Konrad of Marburg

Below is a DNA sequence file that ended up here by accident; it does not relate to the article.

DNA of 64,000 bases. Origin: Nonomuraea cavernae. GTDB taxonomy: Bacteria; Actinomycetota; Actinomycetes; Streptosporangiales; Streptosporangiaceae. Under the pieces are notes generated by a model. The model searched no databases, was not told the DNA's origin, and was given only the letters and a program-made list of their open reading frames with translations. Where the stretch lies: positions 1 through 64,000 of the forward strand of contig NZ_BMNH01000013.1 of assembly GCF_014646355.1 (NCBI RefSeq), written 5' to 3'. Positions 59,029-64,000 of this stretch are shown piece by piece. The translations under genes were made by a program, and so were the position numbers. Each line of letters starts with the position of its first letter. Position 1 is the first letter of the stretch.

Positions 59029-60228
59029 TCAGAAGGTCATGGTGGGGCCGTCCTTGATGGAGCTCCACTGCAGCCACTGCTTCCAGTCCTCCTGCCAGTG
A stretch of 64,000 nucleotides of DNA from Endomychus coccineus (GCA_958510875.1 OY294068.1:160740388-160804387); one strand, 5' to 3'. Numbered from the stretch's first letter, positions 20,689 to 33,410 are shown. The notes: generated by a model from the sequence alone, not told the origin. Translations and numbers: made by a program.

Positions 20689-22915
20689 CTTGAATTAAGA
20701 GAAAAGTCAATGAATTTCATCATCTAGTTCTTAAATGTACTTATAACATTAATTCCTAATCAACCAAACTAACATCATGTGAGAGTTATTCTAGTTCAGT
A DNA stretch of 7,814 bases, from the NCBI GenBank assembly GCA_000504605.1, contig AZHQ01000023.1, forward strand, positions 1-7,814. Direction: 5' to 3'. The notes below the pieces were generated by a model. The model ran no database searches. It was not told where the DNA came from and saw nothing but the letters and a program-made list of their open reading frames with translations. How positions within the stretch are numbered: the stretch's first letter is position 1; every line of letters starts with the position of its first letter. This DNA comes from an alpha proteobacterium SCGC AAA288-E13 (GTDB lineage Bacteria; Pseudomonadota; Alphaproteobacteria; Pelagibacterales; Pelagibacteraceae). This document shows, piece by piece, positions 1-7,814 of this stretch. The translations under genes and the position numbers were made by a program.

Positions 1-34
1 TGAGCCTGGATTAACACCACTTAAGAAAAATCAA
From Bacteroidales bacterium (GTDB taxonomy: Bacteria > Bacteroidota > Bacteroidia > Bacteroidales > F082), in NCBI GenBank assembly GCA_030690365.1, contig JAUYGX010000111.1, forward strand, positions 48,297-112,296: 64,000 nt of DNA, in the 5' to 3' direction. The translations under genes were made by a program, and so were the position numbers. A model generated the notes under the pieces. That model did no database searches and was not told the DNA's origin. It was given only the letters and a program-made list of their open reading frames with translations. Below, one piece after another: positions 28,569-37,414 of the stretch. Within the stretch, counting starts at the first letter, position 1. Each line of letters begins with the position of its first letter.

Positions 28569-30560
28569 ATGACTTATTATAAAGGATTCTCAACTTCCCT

Konrad Of Marburg, a German Dominican of the 13th century, one of the most trusted of Rome's votaries, was confessor of princess St. Elizabeth of Thuringia, and inquisitor of Germany. Of his personal history but little is known. Some suppose him to be identical with the Konrad who, as a scholastic of Mentz, enjoyed the favor of Honorius III (q.v.). Konrad of Marburg was a particular favorite of pope Gregory IX, by whom he was intrusted with various disciplinary offices, particularly with the punishment of heretics and the extirpation of heresy. His conduct towards St. Elizabeth (q.v.) was perfectly atrocious, but no less inhuman was the treatment which the Patarenes (q.v.) received at his hands. He was finally slain in 1233 by, or at the instigation of, some German nobles whom he had opposed. See Hausrath, Konrad von Marlburg (1861); Henke, K. v. Marburg (1861); Herzog, Real-Encyklop. 8:25; and the Roman Catholic Kirchen-Lexikon, by Wetzer und Welte, ii, 805 sq. (J. H.W.)

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